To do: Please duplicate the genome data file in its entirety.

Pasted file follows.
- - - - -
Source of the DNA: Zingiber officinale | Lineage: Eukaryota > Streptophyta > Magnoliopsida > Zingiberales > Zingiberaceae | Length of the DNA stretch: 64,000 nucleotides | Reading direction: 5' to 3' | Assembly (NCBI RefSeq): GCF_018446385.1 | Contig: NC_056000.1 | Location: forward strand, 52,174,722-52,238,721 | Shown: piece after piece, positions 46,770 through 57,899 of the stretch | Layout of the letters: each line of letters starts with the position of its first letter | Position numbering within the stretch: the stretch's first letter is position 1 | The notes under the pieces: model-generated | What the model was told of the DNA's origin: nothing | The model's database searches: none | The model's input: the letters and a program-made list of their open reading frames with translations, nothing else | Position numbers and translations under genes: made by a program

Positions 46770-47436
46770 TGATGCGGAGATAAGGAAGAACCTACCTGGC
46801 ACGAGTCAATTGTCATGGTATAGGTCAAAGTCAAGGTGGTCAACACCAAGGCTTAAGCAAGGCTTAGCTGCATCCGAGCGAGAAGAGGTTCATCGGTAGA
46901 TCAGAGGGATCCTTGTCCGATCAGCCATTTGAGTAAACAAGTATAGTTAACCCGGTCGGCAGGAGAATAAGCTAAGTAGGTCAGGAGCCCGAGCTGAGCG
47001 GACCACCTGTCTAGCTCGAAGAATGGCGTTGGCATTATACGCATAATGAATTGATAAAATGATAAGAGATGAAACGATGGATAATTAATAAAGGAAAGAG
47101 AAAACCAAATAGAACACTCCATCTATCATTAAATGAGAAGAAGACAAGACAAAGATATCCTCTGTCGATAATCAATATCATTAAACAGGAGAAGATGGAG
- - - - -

Source of the DNA: Zingiber officinale | Lineage: Eukaryota > Streptophyta > Magnoliopsida > Zingiberales > Zingiberaceae | Length of the DNA stretch: 64,000 nucleotides | Reading direction: 5' to 3' | Assembly (NCBI RefSeq): GCF_018446385.1 | Contig: NC_056000.1 | Location: forward strand, 52,174,722-52,238,721 | Shown: piece after piece, positions 46,770 through 57,899 of the stretch | Layout of the letters: each line of letters starts with the position of its first letter | Position numbering within the stretch: the stretch's first letter is position 1 | The notes under the pieces: model-generated | What the model was told of the DNA's origin: nothing | The model's database searches: none | The model's input: the letters and a program-made list of their open reading frames with translations, nothing else | Position numbers and translations under genes: made by a program

Positions 46770-47436
46770 TGATGCGGAGATAAGGAAGAACCTACCTGGC
46801 ACGAGTCAATTGTCATGGTATAGGTCAAAGTCAAGGTGGTCAACACCAAGGCTTAAGCAAGGCTTAGCTGCATCCGAGCGAGAAGAGGTTCATCGGTAGA
46901 TCAGAGGGATCCTTGTCCGATCAGCCATTTGAGTAAACAAGTATAGTTAACCCGGTCGGCAGGAGAATAAGCTAAGTAGGTCAGGAGCCCGAGCTGAGCG
47001 GACCACCTGTCTAGCTCGAAGAATGGCGTTGGCATTATACGCATAATGAATTGATAAAATGATAAGAGATGAAACGATGGATAATTAATAAAGGAAAGAG
47101 AAAACCAAATAGAACACTCCATCTATCATTAAATGAGAAGAAGACAAGACAAAGATATCCTCTGTCGATAATCAATATCATTAAACAGGAGAAGATGGAG